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The Honolulu Advertiser

Posted on: Sunday, October 23, 2005

Weekly set menu indulges all senses

By Simplicio Paragas
Dining Out Editor

Chef John Neff's four-course menu this week features grilled lamb chops served with basmati mint rice.

Photo by Randy T. Fujimori

Chai's Island Bistro

Where: Aloha Tower Marketplace, ground floor

Call: 585-0011

Hours: Lunch Tuesday through Friday from 11 a.m. to 4 p.m.; dinner nightly from 4 to 10 p.m.

Parking: Validated

Note: Call for nightly entertainment schedule.

Our out-of-town guests Betsy and Kathi kept explaining that their parents grew up during the Depression Era and so they couldn't possibly part with their plates until every morsel was gone.

Hah, a likely excuse, G.B. and I thought, as we watched them indulge and savor every single bite of food they had at Chai's Island Bistro last weekend.

While Pacific Rim dishes still dominate the menu here, hints of a new culinary, San Francisco-esque sophistication are beginning to emerge. This leads me to question if owner and chef Chai Chaowasaree is attempting to bridge the gap between Pacific Northwest and Pacific Rim cuisines? Or, is his cuisine — like all good cuisines — simply maturing and evolving after seven years?

Then again, are we witnessing a burgeoning culinary move that we haven't seen since a cutting-edge group of 12 local chefs coined the term "Hawaii Regional Cuisine" back in 1991?

The answer lies partly in the hands of executive sous chef John Neff, who recently joined the Bistro's already-talented kitchen crew, bringing with him a more technical approach to food, which he learned while working with acclaimed chef Michael Mina of Nobhill in the MGM Grand in Las Vegas.

Evidently, owner and chef Chai Chaowasaree has given this young rising chef carte blanche, allowing him to develop weekly prix-fixe menus — like the one I had — from which individual items could also be ordered a la carte style. Cost for the four-course set menu is $40, a bargain considering that the average cost of an entree here is $32.

We each started with a bowl of mixed Nalo greens, leaves of which were slicked with a slightly sweet apple balsamic vinaigrette, then garnished with parsnip chips, sweet candied walnuts and smoky bacon bits to balance out the overall flavors.

I normally don't like salads before my entree, preferring to have it afterwards to help me digest. But this one I could have had before, and I could have easily had it again after.

From the a la carte menu, we ordered the chef's signature combination appetizer platter ($26.95), which includes Chaowasaree's signature kataifi-and-macadamia-nut-encrusted jumbo black tiger prawns and Alaskan king crabcake. (It would have been quite remiss of G.B. and me as hosts had Betsy and Kathi not tasted these two splendors.)

When the decorative foot-and-a-half-long China platter arrived, Kathi immediately claimed the crabcake. After a single bite, she gushed that this was THE meatiest and best crabcake she has ever had — a lofty standard, considering that she's from Vancouver, Canada, a place well known for its fresh seafood.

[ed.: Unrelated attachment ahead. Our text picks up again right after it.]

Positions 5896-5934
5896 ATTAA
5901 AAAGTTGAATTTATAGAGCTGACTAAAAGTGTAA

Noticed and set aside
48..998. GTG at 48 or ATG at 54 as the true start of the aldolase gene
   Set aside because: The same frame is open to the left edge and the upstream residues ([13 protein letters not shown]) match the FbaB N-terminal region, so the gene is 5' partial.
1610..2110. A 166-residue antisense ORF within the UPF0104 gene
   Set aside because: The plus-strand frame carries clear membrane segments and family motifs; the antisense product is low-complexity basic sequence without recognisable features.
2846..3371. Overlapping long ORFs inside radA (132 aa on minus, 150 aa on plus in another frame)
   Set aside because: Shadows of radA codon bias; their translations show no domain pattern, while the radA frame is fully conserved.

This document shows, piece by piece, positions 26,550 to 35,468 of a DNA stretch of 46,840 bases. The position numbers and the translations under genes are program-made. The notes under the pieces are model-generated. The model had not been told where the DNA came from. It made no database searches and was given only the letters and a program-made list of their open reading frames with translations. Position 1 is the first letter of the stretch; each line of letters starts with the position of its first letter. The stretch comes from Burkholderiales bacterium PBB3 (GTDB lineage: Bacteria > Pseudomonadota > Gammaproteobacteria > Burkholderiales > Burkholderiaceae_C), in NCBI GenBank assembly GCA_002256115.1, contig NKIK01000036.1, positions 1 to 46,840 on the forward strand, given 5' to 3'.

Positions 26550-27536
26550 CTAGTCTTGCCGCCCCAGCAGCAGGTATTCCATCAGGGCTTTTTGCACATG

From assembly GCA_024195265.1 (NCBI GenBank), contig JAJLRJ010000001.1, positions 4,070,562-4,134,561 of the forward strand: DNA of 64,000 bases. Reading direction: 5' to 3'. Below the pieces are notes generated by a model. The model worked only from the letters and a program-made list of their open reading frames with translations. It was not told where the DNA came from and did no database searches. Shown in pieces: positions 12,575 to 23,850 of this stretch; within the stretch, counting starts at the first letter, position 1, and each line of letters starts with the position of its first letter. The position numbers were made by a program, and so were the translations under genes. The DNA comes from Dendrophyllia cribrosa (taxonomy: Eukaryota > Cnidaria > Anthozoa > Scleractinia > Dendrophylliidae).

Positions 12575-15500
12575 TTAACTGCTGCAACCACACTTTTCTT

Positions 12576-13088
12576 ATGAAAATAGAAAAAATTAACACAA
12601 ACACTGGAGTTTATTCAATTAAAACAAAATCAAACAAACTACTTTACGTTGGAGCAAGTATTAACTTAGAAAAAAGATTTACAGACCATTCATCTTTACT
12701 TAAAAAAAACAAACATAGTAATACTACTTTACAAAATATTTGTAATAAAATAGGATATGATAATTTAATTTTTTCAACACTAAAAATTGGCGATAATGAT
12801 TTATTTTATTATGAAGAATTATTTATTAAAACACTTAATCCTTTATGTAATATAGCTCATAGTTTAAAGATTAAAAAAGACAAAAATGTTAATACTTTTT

Betsy pierced a slice of the fresh ahi katsu with the tine of her fork and gingerly dipped it in the accompanying wasabi and peanut sauces. I followed suit, anticipating the tingling sensation of the wasabi root only to be tamed with the creamy peanut sauce.

Meanwhile, G.B. puckered her lips after tasting the lobster pot stickers ($9.95), which were bursting with bits of lobster, scallops and green onions. The potstickers, she said, were nicely plump and generous with the amount of ingredients used.

An order of Japanese eggplant-and-zucchini souffle ($9.95) rounded off our foray into the appetizers. Surrounded by a puddle of fresh tomato basil sauce, the dome-shaped souflee was tastefully constructed with strips of eggplant on the outside and zucchini on the inside.

As part of my prix-fixe menu, a delicate slice of foie gras was slightly sauteed, placed atop a slice of caramelized Granny Smith apple and toasted brioche, then drizzled with a gastrique (a reduction of caramelized sugar and vinegar). The velvety texture of the duck liver slid down my throat, chased down with a sip of Mumm's Champagne. Truly sinful and calorie-laden.

For their main entrees, the gals opted for the Chinese-style-prepared moi, which was steamed in a broth of Asian pesto and sake. I was surprised that this was even on the menu, hearing that demand for this delicate, Big Island farm-raised fish had outstripped supply and it had now become extremely difficult to come by. I guess it was our lucky night, as our charming waiter Keenan informed us that Chai's just put moi back on the menu earlier that week.

With my set menu, I was served lamb chops, which were plated with mint-infused basmati rice, as opposed to the usual glob of mint jelly. A forest of wild mushrooms enhanced the gamey flavor of the medium-temperature chops and married well with the minty rice.

I devoured the chops and cleaned my plate, as did G.B., Kathi and Betsy.

Hmm ... I guess we all had parents telling us never to waste food.